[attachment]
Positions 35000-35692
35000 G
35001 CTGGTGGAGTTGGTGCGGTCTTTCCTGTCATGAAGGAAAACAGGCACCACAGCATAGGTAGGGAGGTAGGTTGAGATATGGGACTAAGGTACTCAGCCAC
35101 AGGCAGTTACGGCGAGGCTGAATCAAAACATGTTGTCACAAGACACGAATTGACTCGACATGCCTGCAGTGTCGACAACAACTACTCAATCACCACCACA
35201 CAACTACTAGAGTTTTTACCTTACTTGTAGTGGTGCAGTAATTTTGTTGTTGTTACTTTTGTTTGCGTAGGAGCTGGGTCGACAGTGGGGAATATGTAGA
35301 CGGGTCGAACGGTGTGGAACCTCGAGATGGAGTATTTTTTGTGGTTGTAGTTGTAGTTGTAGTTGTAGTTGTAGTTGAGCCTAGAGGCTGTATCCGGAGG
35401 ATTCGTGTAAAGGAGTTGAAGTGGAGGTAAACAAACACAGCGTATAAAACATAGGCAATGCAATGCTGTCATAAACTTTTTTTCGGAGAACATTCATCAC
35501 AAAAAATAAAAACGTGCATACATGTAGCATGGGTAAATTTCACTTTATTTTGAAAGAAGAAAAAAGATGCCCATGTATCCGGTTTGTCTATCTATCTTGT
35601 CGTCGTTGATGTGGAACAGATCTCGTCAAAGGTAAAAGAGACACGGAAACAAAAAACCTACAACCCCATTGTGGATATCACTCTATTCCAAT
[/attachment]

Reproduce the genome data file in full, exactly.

Positions 35000-35692
35000 G
35001 CTGGTGGAGTTGGTGCGGTCTTTCCTGTCATGAAGGAAAACAGGCACCACAGCATAGGTAGGGAGGTAGGTTGAGATATGGGACTAAGGTACTCAGCCAC
35101 AGGCAGTTACGGCGAGGCTGAATCAAAACATGTTGTCACAAGACACGAATTGACTCGACATGCCTGCAGTGTCGACAACAACTACTCAATCACCACCACA
35201 CAACTACTAGAGTTTTTACCTTACTTGTAGTGGTGCAGTAATTTTGTTGTTGTTACTTTTGTTTGCGTAGGAGCTGGGTCGACAGTGGGGAATATGTAGA
35301 CGGGTCGAACGGTGTGGAACCTCGAGATGGAGTATTTTTTGTGGTTGTAGTTGTAGTTGTAGTTGTAGTTGTAGTTGAGCCTAGAGGCTGTATCCGGAGG
35401 ATTCGTGTAAAGGAGTTGAAGTGGAGGTAAACAAACACAGCGTATAAAACATAGGCAATGCAATGCTGTCATAAACTTTTTTTCGGAGAACATTCATCAC
35501 AAAAAATAAAAACGTGCATACATGTAGCATGGGTAAATTTCACTTTATTTTGAAAGAAGAAAAAAGATGCCCATGTATCCGGTTTGTCTATCTATCTTGT
35601 CGTCGTTGATGTGGAACAGATCTCGTCAAAGGTAAAAGAGACACGGAAACAAAAAACCTACAACCCCATTGTGGATATCACTCTATTCCAAT